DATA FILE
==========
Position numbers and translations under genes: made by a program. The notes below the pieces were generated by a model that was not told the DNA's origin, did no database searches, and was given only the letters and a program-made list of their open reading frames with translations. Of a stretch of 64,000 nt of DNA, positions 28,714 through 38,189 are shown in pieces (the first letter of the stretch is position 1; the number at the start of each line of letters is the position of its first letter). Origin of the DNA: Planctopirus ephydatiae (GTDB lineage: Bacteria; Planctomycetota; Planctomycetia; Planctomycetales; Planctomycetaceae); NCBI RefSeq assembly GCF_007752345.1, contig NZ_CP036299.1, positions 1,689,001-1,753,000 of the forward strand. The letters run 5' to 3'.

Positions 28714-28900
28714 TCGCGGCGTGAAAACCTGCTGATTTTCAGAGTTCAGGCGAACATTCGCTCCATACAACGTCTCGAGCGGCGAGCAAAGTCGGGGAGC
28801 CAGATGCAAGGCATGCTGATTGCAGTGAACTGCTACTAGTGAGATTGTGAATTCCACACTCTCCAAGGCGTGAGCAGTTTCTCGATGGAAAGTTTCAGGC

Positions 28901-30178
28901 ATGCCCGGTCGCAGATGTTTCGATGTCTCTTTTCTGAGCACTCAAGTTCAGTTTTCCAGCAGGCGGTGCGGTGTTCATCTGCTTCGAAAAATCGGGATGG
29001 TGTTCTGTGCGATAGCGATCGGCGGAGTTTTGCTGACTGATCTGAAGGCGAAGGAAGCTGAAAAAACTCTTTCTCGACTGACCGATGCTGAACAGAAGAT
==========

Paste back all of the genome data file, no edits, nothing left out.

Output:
Position numbers and translations under genes: made by a program. The notes below the pieces were generated by a model that was not told the DNA's origin, did no database searches, and was given only the letters and a program-made list of their open reading frames with translations. Of a stretch of 64,000 nt of DNA, positions 28,714 through 38,189 are shown in pieces (the first letter of the stretch is position 1; the number at the start of each line of letters is the position of its first letter). Origin of the DNA: Planctopirus ephydatiae (GTDB lineage: Bacteria; Planctomycetota; Planctomycetia; Planctomycetales; Planctomycetaceae); NCBI RefSeq assembly GCF_007752345.1, contig NZ_CP036299.1, positions 1,689,001-1,753,000 of the forward strand. The letters run 5' to 3'.

Positions 28714-28900
28714 TCGCGGCGTGAAAACCTGCTGATTTTCAGAGTTCAGGCGAACATTCGCTCCATACAACGTCTCGAGCGGCGAGCAAAGTCGGGGAGC
28801 CAGATGCAAGGCATGCTGATTGCAGTGAACTGCTACTAGTGAGATTGTGAATTCCACACTCTCCAAGGCGTGAGCAGTTTCTCGATGGAAAGTTTCAGGC

Positions 28901-30178
28901 ATGCCCGGTCGCAGATGTTTCGATGTCTCTTTTCTGAGCACTCAAGTTCAGTTTTCCAGCAGGCGGTGCGGTGTTCATCTGCTTCGAAAAATCGGGATGG
29001 TGTTCTGTGCGATAGCGATCGGCGGAGTTTTGCTGACTGATCTGAAGGCGAAGGAAGCTGAAAAAACTCTTTCTCGACTGACCGATGCTGAACAGAAGAT